Herpes-infected couple must be careful when starting a family

PEOPLE'S PHARMACY

October 05, 1993|By Joe Graedon and Dr. Teresa Graedon | Joe Graedon and Dr. Teresa Graedon,Contributing Writers King Features Syndicate

Q: Before my husband and I got married two years ago he told me he had herpes. He's been extremely careful to protect me and always uses a condom. I have not caught it but now we want to start a family.

His doctor has prescribed Zovirax to prevent herpes outbreaks if he takes it daily. I've heard you can catch the virus even if there is no sore. Will this medicine protect me? Is it true that if a woman catches herpes and transmits it to her baby it can be very dangerous?

A: It is true that a baby exposed to herpes during labor and delivery can become infected. This may have serious consequences. That is why some obstetricians opt for Caesarian section to reduce this risk if the mother has an active outbreak.

Zovirax (acyclovir) is very effective in suppressing herpes lesions, but the virus can occasionally be transmitted even when there is no visible sore. According to several studies, roughly one in 10 women whose partners are infected will catch herpes over the course of a year. In these studies, some couples used condoms when men had lesions and other couples refrained from intercourse during outbreaks. Infections are not always obvious, so some people may contract the virus without knowing it.

Once you become pregnant, your husband should return to using a condom to reduce your risk of infection. Tell your doctor about your concerns so that a blood test for HSV-2 (herpes simplex virus) can be done during the pregnancy. This will tell if special management is needed to protect your baby during labor and delivery.

Q: Where is the best place to keep my supply of vitamins and medications -- in the refrigerator or at room temperature? There's niacin, Ecotrin, One-A-Day, garlic pills and arthritis medicine. The house temperature is 78 degrees in the winter and 83 degrees in the summer.

A: Most vitamins and pills do best stored at room temperature, defined as anything between 59 and 86 degrees. Your house is clearly within that range.

A: My doctor wants me to take aspirin to prevent a heart attack, but it tears my stomach up. I take just two tablets a day, but am ready to give up. I've tried coated aspirin and buffered aspirin but the heartburn is still bad. I don't want to get an ulcer to prevent a heart attack that might never happen. Is there any way to get the benefits of aspirin without ruining your stomach?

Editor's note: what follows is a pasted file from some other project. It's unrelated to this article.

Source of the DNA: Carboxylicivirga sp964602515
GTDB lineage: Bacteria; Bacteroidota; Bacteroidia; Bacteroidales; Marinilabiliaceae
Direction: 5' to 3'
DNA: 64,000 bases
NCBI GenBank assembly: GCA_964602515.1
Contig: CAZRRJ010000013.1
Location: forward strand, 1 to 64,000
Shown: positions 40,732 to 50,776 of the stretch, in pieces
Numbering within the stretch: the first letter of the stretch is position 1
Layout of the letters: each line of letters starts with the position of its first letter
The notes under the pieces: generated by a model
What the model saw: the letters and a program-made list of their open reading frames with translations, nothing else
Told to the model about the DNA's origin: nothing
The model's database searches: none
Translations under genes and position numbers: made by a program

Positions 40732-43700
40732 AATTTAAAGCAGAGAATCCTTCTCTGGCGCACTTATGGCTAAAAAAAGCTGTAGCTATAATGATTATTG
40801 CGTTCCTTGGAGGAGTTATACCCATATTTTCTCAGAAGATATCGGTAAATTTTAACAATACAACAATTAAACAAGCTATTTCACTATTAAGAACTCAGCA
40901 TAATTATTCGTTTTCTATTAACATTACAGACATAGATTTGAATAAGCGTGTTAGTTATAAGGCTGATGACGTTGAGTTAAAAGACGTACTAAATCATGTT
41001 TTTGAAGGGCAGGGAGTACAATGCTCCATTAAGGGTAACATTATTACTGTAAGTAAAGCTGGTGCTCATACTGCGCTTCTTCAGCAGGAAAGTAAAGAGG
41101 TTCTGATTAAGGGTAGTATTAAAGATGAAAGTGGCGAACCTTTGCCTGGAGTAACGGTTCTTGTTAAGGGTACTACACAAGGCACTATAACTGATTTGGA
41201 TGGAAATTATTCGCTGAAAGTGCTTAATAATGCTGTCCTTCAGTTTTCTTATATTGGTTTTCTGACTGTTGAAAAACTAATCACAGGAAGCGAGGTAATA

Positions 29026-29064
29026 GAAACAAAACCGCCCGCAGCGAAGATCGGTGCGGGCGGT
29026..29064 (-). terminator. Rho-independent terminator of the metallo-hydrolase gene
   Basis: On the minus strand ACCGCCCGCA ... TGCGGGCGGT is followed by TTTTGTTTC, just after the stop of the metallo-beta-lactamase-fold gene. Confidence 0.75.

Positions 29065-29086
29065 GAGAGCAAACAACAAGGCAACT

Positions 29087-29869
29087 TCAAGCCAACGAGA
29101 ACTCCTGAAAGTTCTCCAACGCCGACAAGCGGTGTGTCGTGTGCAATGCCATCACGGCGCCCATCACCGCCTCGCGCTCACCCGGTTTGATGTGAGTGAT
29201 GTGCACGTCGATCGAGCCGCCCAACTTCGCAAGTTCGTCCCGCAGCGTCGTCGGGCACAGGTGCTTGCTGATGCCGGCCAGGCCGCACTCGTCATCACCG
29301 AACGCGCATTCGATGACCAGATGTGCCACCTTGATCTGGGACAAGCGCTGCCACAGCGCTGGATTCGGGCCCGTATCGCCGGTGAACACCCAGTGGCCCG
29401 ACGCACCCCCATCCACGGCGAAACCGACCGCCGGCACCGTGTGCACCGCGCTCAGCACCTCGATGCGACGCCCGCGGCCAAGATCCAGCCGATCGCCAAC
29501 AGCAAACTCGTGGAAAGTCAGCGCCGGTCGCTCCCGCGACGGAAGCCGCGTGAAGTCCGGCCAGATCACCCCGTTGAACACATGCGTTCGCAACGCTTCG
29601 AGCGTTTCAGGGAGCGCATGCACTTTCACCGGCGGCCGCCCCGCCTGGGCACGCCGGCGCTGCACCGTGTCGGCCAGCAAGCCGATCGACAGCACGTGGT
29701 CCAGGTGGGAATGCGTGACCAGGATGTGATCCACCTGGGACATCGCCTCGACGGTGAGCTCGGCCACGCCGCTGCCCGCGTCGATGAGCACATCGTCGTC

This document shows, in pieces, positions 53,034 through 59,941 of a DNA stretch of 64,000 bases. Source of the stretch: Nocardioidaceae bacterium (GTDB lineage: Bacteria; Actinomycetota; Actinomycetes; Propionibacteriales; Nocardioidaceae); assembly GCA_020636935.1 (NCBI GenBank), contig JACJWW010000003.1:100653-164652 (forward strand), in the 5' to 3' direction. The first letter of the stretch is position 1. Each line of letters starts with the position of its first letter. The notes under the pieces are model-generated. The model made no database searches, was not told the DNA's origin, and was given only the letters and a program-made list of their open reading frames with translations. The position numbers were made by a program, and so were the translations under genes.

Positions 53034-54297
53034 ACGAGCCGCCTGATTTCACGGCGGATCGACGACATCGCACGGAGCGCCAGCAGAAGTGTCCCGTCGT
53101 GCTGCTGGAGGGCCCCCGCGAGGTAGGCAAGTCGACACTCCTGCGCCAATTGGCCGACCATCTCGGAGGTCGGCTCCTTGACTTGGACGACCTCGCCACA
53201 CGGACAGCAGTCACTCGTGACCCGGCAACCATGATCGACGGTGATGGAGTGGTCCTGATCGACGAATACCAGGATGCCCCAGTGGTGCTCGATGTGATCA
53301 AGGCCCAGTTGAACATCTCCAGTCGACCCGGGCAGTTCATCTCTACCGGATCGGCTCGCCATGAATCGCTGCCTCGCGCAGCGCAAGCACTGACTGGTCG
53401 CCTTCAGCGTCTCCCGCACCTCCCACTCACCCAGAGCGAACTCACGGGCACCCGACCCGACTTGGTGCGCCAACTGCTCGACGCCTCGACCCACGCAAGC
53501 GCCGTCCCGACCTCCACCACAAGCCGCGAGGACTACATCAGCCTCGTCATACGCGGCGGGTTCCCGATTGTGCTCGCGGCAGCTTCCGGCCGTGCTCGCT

A: Check with your doctor about how much aspirin you need to protect your heart. Many experts are now recommending lower doses. There is growing evidence that as little as half a baby aspirin (40 mg) may provide substantial benefit and could be less damaging to the stomach.

As great as aspirin may be for preventing heart attacks, strokes and cancer, ulcers are a serious risk not to be ignored.

We are sending you our guide to Key Aspirin Information in which we discuss the range of doses for aspirin's various benefits. We detail side effects and how to protect your stomach as well as listing drugs that interact with aspirin. Anyone who would like a copy, please send $2 with a long (No. 10) stamped, self-addressed envelope: Graedons' People's Pharmacy, No. A-10, P.O. Box 52027, Durham, N.C. 27717-2027.

Q: I read that purple grape juice contains resveratrol, which is supposed to unclog arteries. How much grape juice do you need to drink? As I have clogged arteries I am very interested.

A: There has indeed been speculation that resveratrol may lower cholesterol, but this is based mostly on animal research. Grape juice, like red wine, might have protective effects

Joe Graedon is a pharmacologist. Dr. Teresa Graedon is a medical anthropologist and nutrition expert.

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